"Sentimental Junk" (Casa Del Soul Records; 2022)

Reviewed by R. Scott Bolton

Tom Guerra is one those rare artists who, when their latest project comes sliding across your desk, the question isn't "Is it any good?" The question is "How good is it going to be this time?" The answer to that question, regarding Tom's new album, "Sentimental Junk," is that it's among his best yet.

There are so many great sounds on this 11-track collection that I don't know where to begin. I will tell you that—the first listen through—I heard hints of artists like The Beatles, Cheap Trick, Tom Petty & the Heartbreakers, Huey Lewis & The News and Frank Zappa. Yeah, I know. A pretty impressive and somewhat eclectic list. Then, as I read through Tom's notes "About the Songs," I discovered that Tom had some of his influences in his mind as he wrote and recorded the music. Legends like The Smithereens, Johnny Thunders, Chuck Berry, Rory Gallagher, Leslie West and others. The thing to keep in mind here is that the tracks on "Sentimental Junk" don't exactly sound like those great artists listed above. Their influences are there (and everywhere) but this is a Tom Guerra album and that's what it sounds like. Tom Guerra. Like every musician, Tom's sound was shaped and influenced by the people he listens to, and respects, and that influence comes through on "Sentimental Junk."

"Sentimental Junk" is a saucy, smooth rockin' collection of tunes filled with groovy guitar music (more on that in a bit), velvety vocals, a tight rhythm section and outstanding production value. I don't think there's a song here that wouldn't make a terrific radio hit (with the exception of the understandably frustrated, nearly spoken word "Where's the New Rock & Roll?"). Each track is vibrant, buoyant and brings forth a number of emotions as you listen, sometimes more than one in the same song. For example, I love the bright but melancholy "California's Got to My Girl," (featuring vocals by Jon Butcher) and the funky, angry and heartfelt plea, "Let Me Learn to Let It Go."

Another thing I love about this album is the guitar sound. It's full, rich and all rock'n'roll. All of the music on "Sentimental Junk" just jumps from the speakers into your ears, but the guitar really stands out. Of course, a lot of this has to do with the outstanding production but a lot of it has to do with Tom's guitar. In the notes for the track "Autumn Eyes," Tom says:  "I recently fell in love with a grimy old 1957 Stratocaster, a grimy old instrument that spent its life in the roadhouses of Texas. This is a love song to that guitar, which appears all over the album, proving that there’s no fool like an old fool." My ear isn't refined enough to pick out one guitar from another as I listen to music, but the guitar sound of "Sentimental Junk" is notable throughout, both during rhythm and during solos.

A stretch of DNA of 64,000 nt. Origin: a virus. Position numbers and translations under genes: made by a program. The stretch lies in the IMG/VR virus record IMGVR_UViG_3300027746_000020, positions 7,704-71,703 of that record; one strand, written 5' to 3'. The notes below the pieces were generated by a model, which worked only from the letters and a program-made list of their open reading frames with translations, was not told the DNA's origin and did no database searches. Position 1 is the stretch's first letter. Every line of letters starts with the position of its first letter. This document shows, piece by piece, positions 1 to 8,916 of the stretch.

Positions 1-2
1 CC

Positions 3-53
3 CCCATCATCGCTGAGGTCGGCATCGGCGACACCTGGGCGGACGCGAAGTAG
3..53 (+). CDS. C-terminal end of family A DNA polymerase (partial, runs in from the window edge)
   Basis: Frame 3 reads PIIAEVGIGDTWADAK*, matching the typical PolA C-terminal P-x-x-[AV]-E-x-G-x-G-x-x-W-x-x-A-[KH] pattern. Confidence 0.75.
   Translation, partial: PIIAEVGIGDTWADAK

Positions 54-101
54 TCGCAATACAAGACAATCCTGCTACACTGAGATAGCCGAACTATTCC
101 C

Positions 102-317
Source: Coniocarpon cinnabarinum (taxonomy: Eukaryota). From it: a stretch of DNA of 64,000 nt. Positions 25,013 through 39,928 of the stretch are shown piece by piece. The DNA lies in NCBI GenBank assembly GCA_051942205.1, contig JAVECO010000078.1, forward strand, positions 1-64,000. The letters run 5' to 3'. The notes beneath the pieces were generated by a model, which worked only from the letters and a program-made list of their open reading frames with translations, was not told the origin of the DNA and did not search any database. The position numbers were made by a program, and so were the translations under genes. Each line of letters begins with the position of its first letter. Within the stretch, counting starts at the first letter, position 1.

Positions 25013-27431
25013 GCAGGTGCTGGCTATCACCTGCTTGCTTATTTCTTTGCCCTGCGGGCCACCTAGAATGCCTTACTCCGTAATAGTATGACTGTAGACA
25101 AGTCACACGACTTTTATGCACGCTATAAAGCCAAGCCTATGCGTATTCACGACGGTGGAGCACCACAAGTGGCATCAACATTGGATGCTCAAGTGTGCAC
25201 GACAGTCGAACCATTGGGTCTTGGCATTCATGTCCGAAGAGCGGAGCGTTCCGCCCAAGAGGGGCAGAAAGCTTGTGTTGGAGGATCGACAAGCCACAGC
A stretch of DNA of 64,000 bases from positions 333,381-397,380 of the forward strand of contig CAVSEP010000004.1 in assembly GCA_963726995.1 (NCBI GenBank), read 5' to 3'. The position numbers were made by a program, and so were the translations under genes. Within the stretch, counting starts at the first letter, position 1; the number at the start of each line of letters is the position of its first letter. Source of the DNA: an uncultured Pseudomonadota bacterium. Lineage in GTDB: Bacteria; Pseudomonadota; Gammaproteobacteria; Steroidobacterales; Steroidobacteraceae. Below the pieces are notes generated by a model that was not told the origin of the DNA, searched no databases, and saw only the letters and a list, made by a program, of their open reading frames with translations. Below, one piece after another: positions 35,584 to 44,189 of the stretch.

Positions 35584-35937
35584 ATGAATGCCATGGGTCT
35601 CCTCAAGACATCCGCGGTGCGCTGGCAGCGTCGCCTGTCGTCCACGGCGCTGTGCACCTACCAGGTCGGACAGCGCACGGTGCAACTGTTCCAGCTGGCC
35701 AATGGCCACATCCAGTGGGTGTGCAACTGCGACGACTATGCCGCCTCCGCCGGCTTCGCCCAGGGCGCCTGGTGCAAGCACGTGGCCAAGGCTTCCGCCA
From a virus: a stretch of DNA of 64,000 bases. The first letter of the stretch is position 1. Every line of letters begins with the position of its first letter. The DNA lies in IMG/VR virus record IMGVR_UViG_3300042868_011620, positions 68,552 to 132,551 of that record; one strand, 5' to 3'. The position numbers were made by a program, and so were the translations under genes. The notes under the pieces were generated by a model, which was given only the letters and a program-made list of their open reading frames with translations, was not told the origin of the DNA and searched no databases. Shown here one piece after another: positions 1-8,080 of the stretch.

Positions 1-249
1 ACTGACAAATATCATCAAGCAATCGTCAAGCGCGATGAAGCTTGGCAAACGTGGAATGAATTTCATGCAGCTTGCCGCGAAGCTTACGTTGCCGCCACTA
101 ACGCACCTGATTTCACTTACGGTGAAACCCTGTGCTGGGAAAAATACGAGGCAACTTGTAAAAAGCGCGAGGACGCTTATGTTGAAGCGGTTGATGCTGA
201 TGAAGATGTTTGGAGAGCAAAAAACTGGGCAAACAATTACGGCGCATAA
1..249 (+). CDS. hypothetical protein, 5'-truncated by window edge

A couple of quick final notes: Tom's lyrics are also first rate. Intelligent, humorous and, like the music, thought- and emotion-provoking. And the other musicians on this album are nothing short of outstanding as well, most of them returning from previous Tom Guerra albums.

"Sentimental Junk" is one of my favorite albums of this year. I've probably listened to it five times through since it showed up in my stack. And I know I'm going to enjoy listening to it for a long, long time to come.

Performing on "Sentimental Junk" are: Tom Guerra - vocals and guitar, bass on tracks 9, 10 and 11; ,Kenny Aaronson - bass guitar, string and horn arrangements on tracks 4 and 9; Mike Kosacek - drums and percussion; Jon Butcher (vocals on track 4), Morgan Fisher - clavinet; Scott Lawson Pomeroy - vocals on track 8; Matt Zeiner - Hammond B-3 and piano.